By the time that finished it was after 6pm and dark out. The town was officially shut down. I returned to the home stay, where I would spend the night. It would be another cold night. However, I was tired and ready for sleep. I woke up at 4am the next morning to head even deeper into the canyon. Why 4am? Well, there is this lookout where you can see deep into the canyon and if you go early enough you can see the Condors flying through it. The catch is that you can only leave from Yanque to see it if you jump on the bus that passes through at 4am. And you literally have to waive it down and jump on. All the other people on this bus at this hour are local farmers headed to work. They are very traditional people that carry their baby’s tied on their backs, and speak a dialect of the native language Quechua. When I finally made it to the lookout point at 6am it was just in time to watch the sun rise. Imagine it, the deepest canyon in the world and a clear cold morning as the sun rises over the Andean mountain peaks… Needless to say, it was an unforgettable moment in my life, and the best Easter morning ever. Although it was freezing out, and I was tired as heck, it was well worth it. I stayed for about an hour and a half, and left on the next bus that passed through. I have to admit, I didn’t see the condors, but I felt like I got what I had come for…
I headed back out of the canyon to Arequipa city to catch my 12 hour bus back to site. All the while not knowing what surprise awaited me. I arrived to the bus terminal in Arequipa around 4pm, and went to the counter to check in for my departing bus at 6pm. The man behind the counter looked at me and said, “senorita, there are no buses leaving for Lima today” “how can that be?” I asked, “I have a ticket to Lima”. “Well there just aren’t any busses leaving to Lima” he told me again in a matter-of-fact kind of manner. I sat there for a second and thought to myself ok, he obviously isn’t going to give up information easily, so I persisted… 10 minutes later he finally divulges to me that there is a strike going on further up the Pan-American Highway, so no busses are leaving for Lima because they can’t get through (gee was that soo hard to say?). He gives me a phone number and tells me to call tomorrow to see if the road has opened up. Fast forward 4 days later, after numerous calls to said telephone number and Peace Corps Peru headquarters, I was 500 soles poorer but I finally got on an outgoing bus to Lima. Although the bus ride was 18 hours instead of 12, and I missed a week of scheduled meetings and classes, I was happy to be home.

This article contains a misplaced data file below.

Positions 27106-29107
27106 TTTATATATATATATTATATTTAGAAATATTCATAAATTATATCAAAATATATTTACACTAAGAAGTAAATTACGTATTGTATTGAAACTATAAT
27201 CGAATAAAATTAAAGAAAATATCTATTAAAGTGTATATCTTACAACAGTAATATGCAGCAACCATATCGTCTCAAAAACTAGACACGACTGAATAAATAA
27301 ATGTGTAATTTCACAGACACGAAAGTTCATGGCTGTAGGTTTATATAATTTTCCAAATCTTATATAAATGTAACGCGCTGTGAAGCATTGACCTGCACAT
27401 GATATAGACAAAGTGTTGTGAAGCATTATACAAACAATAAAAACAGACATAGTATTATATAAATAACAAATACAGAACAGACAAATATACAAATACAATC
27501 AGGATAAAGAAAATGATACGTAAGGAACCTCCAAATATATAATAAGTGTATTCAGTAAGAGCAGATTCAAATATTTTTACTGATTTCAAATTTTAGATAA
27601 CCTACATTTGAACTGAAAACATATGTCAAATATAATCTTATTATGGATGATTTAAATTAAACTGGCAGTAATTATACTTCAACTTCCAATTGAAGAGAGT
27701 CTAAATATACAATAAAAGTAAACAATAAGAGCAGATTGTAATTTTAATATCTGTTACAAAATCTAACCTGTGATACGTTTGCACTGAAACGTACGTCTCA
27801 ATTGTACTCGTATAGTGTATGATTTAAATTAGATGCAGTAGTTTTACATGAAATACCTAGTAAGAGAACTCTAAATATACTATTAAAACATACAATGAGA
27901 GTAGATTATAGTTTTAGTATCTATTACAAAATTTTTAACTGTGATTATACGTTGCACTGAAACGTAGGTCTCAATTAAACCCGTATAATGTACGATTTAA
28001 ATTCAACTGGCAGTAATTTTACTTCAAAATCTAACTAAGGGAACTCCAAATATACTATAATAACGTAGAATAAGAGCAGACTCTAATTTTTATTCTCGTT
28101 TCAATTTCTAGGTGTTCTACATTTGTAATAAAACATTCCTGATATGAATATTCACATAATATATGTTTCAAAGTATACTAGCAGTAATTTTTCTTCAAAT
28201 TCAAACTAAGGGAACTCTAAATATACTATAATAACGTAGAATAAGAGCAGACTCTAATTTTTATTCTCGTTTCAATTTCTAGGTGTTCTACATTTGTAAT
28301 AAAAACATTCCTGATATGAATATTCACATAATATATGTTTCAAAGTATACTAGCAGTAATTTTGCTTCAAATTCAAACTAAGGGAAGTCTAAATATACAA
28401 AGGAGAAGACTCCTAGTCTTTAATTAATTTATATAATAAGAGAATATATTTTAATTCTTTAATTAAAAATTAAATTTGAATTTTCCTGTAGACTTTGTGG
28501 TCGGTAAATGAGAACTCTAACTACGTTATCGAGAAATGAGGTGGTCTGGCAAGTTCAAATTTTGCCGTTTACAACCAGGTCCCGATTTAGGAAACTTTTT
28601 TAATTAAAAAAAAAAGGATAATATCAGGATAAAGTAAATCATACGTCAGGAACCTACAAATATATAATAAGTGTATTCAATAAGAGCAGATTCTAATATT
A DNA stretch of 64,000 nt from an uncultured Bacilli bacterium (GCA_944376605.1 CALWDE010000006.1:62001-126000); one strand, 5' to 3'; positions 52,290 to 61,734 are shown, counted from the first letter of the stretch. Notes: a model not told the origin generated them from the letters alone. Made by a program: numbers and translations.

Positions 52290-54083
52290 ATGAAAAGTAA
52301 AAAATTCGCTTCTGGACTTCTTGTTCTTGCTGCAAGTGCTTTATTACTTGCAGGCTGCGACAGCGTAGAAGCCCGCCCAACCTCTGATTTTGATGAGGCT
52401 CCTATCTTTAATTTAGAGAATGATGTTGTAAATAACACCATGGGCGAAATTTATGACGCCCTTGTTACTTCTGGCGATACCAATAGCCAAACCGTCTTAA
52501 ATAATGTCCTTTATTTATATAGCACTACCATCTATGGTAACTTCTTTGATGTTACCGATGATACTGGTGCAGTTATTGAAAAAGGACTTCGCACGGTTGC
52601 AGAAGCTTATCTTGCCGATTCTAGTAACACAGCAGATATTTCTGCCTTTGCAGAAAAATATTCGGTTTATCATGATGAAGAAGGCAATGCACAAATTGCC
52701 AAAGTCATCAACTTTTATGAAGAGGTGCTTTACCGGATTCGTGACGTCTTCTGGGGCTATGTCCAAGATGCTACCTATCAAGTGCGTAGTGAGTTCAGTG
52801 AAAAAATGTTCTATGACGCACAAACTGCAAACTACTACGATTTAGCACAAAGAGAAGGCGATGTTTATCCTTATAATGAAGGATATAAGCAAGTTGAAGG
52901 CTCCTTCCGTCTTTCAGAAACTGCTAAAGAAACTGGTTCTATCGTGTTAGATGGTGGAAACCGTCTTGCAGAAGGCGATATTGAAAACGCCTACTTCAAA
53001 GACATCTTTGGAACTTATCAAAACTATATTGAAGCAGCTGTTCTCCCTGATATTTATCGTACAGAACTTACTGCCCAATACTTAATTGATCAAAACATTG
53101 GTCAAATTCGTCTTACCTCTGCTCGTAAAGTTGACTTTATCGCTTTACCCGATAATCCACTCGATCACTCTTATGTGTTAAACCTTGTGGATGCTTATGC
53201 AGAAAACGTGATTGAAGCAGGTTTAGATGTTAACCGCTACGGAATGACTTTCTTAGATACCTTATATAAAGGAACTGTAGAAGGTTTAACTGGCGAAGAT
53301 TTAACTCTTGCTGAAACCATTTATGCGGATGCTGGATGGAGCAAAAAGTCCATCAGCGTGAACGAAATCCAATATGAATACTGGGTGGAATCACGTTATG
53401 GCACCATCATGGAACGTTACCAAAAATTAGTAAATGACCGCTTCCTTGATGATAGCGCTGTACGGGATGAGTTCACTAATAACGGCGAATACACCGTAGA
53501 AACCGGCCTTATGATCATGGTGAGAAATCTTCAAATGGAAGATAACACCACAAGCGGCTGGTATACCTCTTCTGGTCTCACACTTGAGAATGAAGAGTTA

Since then I have been trying to get back into some old projects and start some new ones. I am facilitating the initiation of a small sewing project. The
mothers of some school children have taken interest in staring a Co-op where they make and sell school uniforms at bargain price. They only work a few hourse a week and make their childrens uniforms instead of buying them.
I also have been helping out a small artisan group made up of high school kids. The income goes to the students and their school. We are starting from zero though because last year they only sold 4 items...

Alright I must cut this short because I´m about to be late to my English class... Until next time...!

Here´s our Mother´s Day Lunch celebration. Nothing like eating outside with the chickens and flies on a cold day :)